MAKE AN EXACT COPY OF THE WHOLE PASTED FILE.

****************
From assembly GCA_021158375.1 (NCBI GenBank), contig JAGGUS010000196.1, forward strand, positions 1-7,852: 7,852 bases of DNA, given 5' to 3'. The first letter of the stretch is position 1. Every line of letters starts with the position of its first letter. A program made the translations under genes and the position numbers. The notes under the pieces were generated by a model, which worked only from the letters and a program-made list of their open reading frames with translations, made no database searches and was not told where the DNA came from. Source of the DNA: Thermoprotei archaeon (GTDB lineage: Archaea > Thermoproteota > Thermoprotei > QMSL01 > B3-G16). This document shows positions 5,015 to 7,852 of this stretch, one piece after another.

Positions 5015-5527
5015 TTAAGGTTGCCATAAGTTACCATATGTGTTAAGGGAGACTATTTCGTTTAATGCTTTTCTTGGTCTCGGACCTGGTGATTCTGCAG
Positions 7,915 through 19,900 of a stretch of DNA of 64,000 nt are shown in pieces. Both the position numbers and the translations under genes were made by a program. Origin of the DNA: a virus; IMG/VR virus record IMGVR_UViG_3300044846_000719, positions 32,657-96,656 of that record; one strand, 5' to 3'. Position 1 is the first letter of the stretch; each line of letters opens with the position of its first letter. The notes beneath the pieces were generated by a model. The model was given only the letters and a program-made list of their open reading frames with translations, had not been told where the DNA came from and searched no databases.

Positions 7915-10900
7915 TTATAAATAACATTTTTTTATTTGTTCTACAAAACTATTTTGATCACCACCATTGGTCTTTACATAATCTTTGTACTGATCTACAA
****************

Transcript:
From assembly GCA_021158375.1 (NCBI GenBank), contig JAGGUS010000196.1, forward strand, positions 1-7,852: 7,852 bases of DNA, given 5' to 3'. The first letter of the stretch is position 1. Every line of letters starts with the position of its first letter. A program made the translations under genes and the position numbers. The notes under the pieces were generated by a model, which worked only from the letters and a program-made list of their open reading frames with translations, made no database searches and was not told where the DNA came from. Source of the DNA: Thermoprotei archaeon (GTDB lineage: Archaea > Thermoproteota > Thermoprotei > QMSL01 > B3-G16). This document shows positions 5,015 to 7,852 of this stretch, one piece after another.

Positions 5015-5527
5015 TTAAGGTTGCCATAAGTTACCATATGTGTTAAGGGAGACTATTTCGTTTAATGCTTTTCTTGGTCTCGGACCTGGTGATTCTGCAG
Positions 7,915 through 19,900 of a stretch of DNA of 64,000 nt are shown in pieces. Both the position numbers and the translations under genes were made by a program. Origin of the DNA: a virus; IMG/VR virus record IMGVR_UViG_3300044846_000719, positions 32,657-96,656 of that record; one strand, 5' to 3'. Position 1 is the first letter of the stretch; each line of letters opens with the position of its first letter. The notes beneath the pieces were generated by a model. The model was given only the letters and a program-made list of their open reading frames with translations, had not been told where the DNA came from and searched no databases.

Positions 7915-10900
7915 TTATAAATAACATTTTTTTATTTGTTCTACAAAACTATTTTGATCACCACCATTGGTCTTTACATAATCTTTGTACTGATCTACAA